An article entitled Regulation not crippling sector, FSB contends by Gillian Jones in Business Day provides two differing perspectives on this issue.
On the one hand, there is the view of Johan van Zyl, Sanlam group CEO, that the regulatory authorities were trying to “…introduce too many new regulations over too short a time.”
In response to this, the FSB’s executive officer, Dube Tshidi, indicated that the Regulator follows “…a gradual and consultative approach to regulatory reform designed to ensure that the standard of financial regulation in South Africa remains world-class, while appropriate to local circumstances”.
A third document which provides a practical perspective on the issue was written by Magnus Heystek. His article RDR – Nasty and unintended consequences is sub-titled “The threat facing financial advisory services, and lessons from the UK’s mistakes.” He looks at the current situation in the UK, and then switches his focus to the local market.
The process known as the Retail Distribution Review (RDR) in the UK is the culmination of a process started years ago to remove the potential conflict of interest inherent in the commission remuneration model, particularly as far as investment business is concerned.
The result of the final implementation, according to Heystek, was a substantial reduction in the number of advisors, and financial advice becoming unaffordable for the middle and lower classes.
Tim Steer, who manages the Artemis UK Growth Fund, confirms this in an article in The Telegraph:
“My conversations with some in the industry indicate that many in what’s left of the adviser market are not prepared to deal with clients with modest amounts of money. Banks are worried about regulation and are pulling out. So where do smaller investors and savers get advice in the new world?”
He also states that smaller funds are also feeling the squeeze: “…Research indicates that the proportion of money invested in the top 10 UK funds has increased in the past two-and-a-half years to 38pc. Tracker funds are more popular, accounting for 32pc at the last count.”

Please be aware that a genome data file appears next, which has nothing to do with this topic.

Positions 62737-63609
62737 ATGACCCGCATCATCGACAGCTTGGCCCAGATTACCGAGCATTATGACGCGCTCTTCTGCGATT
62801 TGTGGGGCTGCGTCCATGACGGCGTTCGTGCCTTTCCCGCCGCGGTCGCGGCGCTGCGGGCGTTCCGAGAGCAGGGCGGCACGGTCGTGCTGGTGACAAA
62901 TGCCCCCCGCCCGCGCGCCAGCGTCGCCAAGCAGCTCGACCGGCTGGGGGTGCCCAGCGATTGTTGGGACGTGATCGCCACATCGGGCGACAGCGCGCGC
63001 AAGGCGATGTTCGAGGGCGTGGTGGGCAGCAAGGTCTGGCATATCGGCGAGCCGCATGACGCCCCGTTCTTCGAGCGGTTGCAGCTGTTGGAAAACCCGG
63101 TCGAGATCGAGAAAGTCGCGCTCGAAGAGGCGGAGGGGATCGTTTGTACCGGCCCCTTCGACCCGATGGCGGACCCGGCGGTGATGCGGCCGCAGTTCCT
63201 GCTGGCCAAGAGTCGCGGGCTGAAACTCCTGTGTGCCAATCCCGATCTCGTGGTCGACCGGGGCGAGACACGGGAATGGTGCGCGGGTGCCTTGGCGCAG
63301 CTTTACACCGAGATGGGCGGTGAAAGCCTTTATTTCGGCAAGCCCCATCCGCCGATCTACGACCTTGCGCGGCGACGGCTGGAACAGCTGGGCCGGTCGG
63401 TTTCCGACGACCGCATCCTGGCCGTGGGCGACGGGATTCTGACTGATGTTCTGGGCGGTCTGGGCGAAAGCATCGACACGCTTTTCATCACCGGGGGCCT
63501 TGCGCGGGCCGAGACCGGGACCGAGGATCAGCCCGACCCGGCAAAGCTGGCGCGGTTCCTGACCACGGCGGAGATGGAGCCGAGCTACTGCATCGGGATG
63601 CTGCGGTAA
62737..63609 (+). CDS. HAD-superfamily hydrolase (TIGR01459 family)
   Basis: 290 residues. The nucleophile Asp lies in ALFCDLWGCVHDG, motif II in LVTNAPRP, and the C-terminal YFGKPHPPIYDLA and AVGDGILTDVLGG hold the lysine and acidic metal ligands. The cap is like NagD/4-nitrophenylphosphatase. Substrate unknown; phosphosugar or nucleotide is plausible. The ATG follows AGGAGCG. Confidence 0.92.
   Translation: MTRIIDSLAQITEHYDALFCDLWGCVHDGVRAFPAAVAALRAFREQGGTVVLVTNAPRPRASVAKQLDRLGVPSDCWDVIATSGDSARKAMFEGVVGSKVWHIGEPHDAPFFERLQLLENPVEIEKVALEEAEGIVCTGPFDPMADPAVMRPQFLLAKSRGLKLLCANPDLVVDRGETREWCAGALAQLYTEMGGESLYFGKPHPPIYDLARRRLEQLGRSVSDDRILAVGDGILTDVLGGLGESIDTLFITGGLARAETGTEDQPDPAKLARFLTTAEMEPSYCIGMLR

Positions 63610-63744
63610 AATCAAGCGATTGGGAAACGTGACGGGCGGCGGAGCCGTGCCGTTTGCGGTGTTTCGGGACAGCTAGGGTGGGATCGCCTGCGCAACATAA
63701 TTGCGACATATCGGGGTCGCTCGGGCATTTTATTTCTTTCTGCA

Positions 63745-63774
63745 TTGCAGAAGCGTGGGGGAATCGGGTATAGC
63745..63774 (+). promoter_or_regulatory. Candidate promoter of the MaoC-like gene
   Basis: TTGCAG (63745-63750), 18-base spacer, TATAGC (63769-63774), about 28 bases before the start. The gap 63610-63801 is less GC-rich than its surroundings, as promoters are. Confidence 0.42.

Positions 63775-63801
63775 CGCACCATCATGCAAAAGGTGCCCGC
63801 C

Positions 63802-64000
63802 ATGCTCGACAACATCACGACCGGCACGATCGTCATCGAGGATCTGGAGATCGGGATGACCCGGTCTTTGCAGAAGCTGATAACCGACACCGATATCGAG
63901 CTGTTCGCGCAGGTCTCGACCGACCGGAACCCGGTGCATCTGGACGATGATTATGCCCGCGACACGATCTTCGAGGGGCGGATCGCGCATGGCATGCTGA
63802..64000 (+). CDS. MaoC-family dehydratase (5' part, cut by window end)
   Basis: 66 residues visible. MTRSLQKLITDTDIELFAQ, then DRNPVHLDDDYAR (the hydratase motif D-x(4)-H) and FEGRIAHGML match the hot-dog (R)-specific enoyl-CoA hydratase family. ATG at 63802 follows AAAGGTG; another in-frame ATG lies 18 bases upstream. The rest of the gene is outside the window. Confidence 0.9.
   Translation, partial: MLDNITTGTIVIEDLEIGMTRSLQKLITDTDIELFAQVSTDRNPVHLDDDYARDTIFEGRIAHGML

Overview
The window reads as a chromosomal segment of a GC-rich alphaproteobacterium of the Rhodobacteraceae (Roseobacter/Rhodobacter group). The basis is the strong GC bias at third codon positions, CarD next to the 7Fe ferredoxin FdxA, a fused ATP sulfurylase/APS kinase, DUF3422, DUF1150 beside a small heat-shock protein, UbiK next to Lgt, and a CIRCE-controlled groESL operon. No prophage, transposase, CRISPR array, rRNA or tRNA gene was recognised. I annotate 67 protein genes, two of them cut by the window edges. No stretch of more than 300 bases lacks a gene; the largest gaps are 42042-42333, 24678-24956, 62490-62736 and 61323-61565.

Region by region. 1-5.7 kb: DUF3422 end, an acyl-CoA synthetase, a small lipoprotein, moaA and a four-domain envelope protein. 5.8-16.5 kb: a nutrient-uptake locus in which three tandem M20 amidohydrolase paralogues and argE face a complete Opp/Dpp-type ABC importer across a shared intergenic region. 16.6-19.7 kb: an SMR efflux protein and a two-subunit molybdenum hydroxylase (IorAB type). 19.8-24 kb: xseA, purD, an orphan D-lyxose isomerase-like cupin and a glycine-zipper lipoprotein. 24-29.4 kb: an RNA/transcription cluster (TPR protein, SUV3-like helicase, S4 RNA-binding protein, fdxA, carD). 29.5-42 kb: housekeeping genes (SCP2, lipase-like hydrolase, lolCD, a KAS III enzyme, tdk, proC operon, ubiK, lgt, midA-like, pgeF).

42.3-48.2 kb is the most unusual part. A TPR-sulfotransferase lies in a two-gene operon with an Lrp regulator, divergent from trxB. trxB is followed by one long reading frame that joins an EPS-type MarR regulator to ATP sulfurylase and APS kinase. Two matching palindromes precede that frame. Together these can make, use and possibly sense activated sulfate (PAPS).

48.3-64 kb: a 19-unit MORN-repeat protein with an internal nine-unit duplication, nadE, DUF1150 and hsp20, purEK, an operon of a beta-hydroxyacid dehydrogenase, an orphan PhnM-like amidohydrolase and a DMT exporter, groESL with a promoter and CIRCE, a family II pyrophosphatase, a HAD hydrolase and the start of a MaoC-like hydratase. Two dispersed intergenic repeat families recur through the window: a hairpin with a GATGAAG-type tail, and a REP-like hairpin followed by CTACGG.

“What does this all mean for UK equity funds? They are becoming polarised with the bigger getting bigger and more money ending up in risk-averse products such as trackers.”
There is little doubt that the same is happening here, stemming from concerns that advisors have about prosecution in case of giving wrong advice. “Conforming” has replaced “Appropriate” as the guideline when it comes to financial advice.
One can understand why the FSB feels that “…the standard of financial regulation in South Africa remains world-class…” This is possibly so, from a prudential regulation perspective, and something we should be proud of. Being part of the international financial stage, we actually have little choice but to be on top of our game.
There are some that are not convinced that the same can be said for the second component of the envisaged “Twin Peaks” model. They are of the view that legislation has become so complicated that it is almost impossible not to transgress some legal prescriptions, often unknowingly.
A second factor that hamstrings regulation of market conduct is the huge amount of red tape which prevents speedy action in cases of suspected transgressions, and leads to the perspective that the FSB is largely reactive.
One can only hope that the Twin Peaks model will bring greater clarity on the local reality, rather than a focus on what is happening elsewhere in the world.
The fact that RDR appears not to be working in the UK, should act as deterrent to the authorities to proceed until a workable alternative is found for South Africa.
The quality of interaction by the Regulator with the industry on the possible review of legislation, including remuneration, is highly commendable. It has already identified a number of potential pitfalls and is working closely with the industry to find a practical solution.
This approach will hopefully act as a blueprint on the road ahead, leading to closer cooperation and a win-win outcome.